5. What effects do the rituals of indigenous sacred ways seem to have? For example, storytelling, drumming, initiations, healing, self-sacrifice, and vision quests?
  6. What are some of the effects of the clashes between indigenous and industrial societies?

Discussion Questions

 

  1. In what ways do indigenous approaches to the sacred differ from those of other religions with which you are familiar?
  2. What do you see as the benefits and disadvantages of non-indigenous people attempting to adopt indigenous religious practices?
  3. Can indigenous sacred ways be reconciled with modern industrial and commercial pressures? Why, or why not?
  4. In what ways may the processes of globalization affect indigenous sacred ways?
  5. How have development projects affected indigenous peoples, and how have they responded?

 

Class Activities/Assignments

 

  1. Ask students to research the history of their city, county, or state to discover whether there has been, or still is, an indigenous religion there. If so, what native religion? What are its major characteristics? Which of those characteristics are explained in this chapter?
  2. Envision that you are an outsider to your own religion, an outsider with no understanding of your religious beliefs and practices. Single out a specific religious practice with which you are familiar. Then, imagine what this practice could look like to you as an outsider. What conclusions might you draw about what is going on and why?
  3. Stage a debate between two groups of students, one taking the view that it is acceptable, even desirable, for nonindigenous peoples to participate in or adapt for their own use Native American traditions such as the sweat lodge, the other taking the view that outsiders have no place participating in or appropriating such rituals.
  4. Carefully analyze two Walt Disney films that featured aspects of indigenous sacred ways; namely, The Lion King and Pocahontas. Which characteristics of indigenous sacred ways were depicted? Were they portrayed accurately or not? If not, what harm may come from inaccurate presentations of this sort?
  5. Research the origins and celebration of the festival of Kwanzaa.

 

Recommended Films

 

Mondays Girls. BBCTV, 1993. 49 minutes. Depicts initiation rituals that prepare young women in Nigeria for marriage. Focuses on two young women, one of whom enthusiastically participates, and another who is uncomfortable with some aspects of the rites.

The Priest and the Nganga: The Traditional Medicine of Douala. Princeton, NJ : Films for the Humanities & Sciences, Inc., 1992. 28 minutes. A Catholic priest narrates this depiction of traditional healing ceremonies in Cameroon.

 

Additional Class Discussion/Essay Questions

 

  1. What is the significance of the subtitle of this chapter, Everything is alive?
  2. What is an indigenous religion? What are some major obstacles to understanding these religions?
  3. How does the treatment of indigenous peoples by more dominant religions and cultures illustrate the negative side of religions?
  4. Discuss the importance of the circle as a symbol for indigenous religions, using at least one specific example.

Chapter 8: Judaism

 

In this test bank for Living Religions, Ninth Edition, there is a new system for identifying the difficulty of the questions. Questions are now tagged according to the four levels of learning that help organize the text. Think of these four levels as moving from lower-level to higher-level cognitive reasoning. The four levels are:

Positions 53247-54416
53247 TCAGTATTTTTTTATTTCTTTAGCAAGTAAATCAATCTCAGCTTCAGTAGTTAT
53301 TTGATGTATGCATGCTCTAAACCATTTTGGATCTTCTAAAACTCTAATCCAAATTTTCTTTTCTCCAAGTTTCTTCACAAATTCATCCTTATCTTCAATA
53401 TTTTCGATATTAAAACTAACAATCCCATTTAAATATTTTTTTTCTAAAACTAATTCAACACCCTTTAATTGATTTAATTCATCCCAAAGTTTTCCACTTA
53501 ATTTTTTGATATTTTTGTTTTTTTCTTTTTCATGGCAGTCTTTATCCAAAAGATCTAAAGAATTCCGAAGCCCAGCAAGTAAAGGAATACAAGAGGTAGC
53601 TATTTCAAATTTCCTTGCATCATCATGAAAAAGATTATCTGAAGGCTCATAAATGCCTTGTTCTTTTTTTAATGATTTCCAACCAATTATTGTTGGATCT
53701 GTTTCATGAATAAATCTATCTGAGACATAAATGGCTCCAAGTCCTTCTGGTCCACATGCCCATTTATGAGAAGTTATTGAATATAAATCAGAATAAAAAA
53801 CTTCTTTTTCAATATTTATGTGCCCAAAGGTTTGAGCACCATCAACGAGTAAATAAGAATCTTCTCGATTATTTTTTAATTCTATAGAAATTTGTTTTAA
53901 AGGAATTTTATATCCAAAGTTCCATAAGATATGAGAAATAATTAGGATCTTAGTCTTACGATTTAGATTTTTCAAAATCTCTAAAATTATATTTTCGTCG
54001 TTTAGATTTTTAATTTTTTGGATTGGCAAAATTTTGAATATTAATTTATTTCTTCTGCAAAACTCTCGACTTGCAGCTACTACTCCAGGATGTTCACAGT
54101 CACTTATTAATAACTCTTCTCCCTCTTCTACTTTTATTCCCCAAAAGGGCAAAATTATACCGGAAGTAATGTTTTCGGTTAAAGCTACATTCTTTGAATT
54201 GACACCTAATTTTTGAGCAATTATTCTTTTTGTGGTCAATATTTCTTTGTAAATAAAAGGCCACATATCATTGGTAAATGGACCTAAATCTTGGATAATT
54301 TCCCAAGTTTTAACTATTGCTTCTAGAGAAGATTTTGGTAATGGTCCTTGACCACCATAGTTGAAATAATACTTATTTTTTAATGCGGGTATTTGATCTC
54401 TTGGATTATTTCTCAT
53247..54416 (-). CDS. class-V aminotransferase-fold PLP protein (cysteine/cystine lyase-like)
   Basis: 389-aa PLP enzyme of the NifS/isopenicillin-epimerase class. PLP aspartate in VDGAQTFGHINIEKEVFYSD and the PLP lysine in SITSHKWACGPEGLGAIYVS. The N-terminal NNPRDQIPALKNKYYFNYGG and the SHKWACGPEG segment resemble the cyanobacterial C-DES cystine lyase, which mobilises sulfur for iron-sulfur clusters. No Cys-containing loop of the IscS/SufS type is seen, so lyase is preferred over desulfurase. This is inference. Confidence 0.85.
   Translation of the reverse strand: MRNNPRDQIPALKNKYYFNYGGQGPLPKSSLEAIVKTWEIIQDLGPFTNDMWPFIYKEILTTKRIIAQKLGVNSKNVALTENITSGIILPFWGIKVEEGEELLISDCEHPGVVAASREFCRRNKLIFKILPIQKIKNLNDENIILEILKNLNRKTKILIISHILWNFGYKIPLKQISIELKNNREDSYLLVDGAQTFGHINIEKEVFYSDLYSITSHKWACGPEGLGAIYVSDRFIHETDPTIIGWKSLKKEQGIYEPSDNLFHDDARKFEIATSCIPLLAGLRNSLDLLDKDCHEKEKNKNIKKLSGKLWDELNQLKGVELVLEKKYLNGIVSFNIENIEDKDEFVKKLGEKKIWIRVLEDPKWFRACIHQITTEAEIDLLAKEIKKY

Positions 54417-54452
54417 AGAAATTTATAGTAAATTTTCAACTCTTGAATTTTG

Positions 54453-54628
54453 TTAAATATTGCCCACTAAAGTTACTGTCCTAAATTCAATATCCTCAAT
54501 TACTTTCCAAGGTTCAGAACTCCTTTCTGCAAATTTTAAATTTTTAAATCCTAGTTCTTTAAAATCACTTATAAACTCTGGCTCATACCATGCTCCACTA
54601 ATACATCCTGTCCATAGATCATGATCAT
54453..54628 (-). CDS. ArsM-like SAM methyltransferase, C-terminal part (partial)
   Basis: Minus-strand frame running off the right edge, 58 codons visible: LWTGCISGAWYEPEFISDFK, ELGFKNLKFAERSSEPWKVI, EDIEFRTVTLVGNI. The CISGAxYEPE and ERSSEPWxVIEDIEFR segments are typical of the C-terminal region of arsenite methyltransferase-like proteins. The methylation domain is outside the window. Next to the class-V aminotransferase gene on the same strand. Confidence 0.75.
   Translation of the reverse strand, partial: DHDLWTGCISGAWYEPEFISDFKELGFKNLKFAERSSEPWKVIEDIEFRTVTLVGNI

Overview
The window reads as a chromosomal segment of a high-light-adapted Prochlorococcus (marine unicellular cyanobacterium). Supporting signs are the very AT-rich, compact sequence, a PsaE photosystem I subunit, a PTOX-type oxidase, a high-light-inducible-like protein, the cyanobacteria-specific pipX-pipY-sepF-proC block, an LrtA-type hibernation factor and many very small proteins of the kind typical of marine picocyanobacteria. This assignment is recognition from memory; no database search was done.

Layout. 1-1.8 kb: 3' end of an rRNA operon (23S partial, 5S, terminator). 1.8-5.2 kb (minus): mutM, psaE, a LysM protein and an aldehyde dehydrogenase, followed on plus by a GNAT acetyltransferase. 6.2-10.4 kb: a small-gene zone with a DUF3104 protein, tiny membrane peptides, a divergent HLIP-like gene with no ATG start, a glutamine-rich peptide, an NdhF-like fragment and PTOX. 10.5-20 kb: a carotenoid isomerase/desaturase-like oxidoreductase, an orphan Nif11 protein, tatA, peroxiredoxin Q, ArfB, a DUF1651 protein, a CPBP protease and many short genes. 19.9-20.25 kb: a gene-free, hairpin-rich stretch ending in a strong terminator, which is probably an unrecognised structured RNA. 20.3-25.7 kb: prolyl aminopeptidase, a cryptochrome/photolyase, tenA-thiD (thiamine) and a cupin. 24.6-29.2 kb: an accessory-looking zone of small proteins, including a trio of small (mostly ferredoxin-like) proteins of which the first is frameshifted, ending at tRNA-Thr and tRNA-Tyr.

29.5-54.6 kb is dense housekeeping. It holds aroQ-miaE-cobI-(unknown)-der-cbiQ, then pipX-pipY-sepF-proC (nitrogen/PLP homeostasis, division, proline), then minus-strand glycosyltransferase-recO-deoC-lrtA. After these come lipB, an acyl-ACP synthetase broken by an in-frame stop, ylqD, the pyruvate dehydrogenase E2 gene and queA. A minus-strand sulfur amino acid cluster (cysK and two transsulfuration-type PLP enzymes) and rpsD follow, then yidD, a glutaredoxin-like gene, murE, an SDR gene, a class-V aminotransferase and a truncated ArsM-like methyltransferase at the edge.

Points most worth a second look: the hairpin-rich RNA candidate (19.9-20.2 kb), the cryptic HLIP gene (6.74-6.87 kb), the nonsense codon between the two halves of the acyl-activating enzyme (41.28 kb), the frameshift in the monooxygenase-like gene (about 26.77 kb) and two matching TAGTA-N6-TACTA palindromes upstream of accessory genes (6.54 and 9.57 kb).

REMEMBER: a question involving recall of key terms or factual material

UNDERSTAND: a question testing comprehension of more complex ideas

APPLY: a question applying anthropological knowledge to some new situation

ANALYZE: a question requiring identifying elements of an argument and their interrelationship

 

Types of Questions

 

Easy to Difficult Level of Difficulty

 

  Multiple Choice Fill in the Blank/Short Answer True/False Essay Total Questions
Remember 4 10 6   20
Understand 4   6   10
Apply       1 1
Analyze       2 2
  8 10 12 3 33

 

 

Fill in the Blank/ Short Answer

 

  1. Jewish history begins with stories recounted in the Hebrew Bible or the __________.

(REMEMBER; answer: Tanakh; page 246)

 

  1. Jewish teachings and traditional practices are codified in the compendium of law and lore called the __________.

(REMEMBER; answer: Talmud; page 248)

 

  1. The stone tablets on which God had inscribed the commandments were kept in the tabernacle known as the __________.

(REMEMBER; answer: Ark of the Covenant; page 254)

 

  1. Non-Jewish peoples may be referred to as __________.

(REMEMBER; answer: gentiles; page 257)

 

  1. Under Greek oppression, some Jews began to believe that there would be a __________, who would bring evil to an end and establish a reign of peace.

(REMEMBER; answer: Messiah; page 260)

 

  1. A Jewish meeting place is called a

(REMEMBER; answer: synagogue; page 262)

 

  1. In the process of __________, rabbis have actually introduced new ideas into Judaism while claiming they were merely revealing what already existed in the scriptures.

(REMEMBER; answer: exegesis; page 264)

 

  1. The name for Gods presence in the world is __________.

(REMEMBER; answer: Shekhinah; page 264)

 

  1. The movement dedicated to the establishment of a politically viable Jewish state is known as

(REMEMBER; answer: Zionism; page 273)

 

  1. A traditional Jewish prayer shawl is called a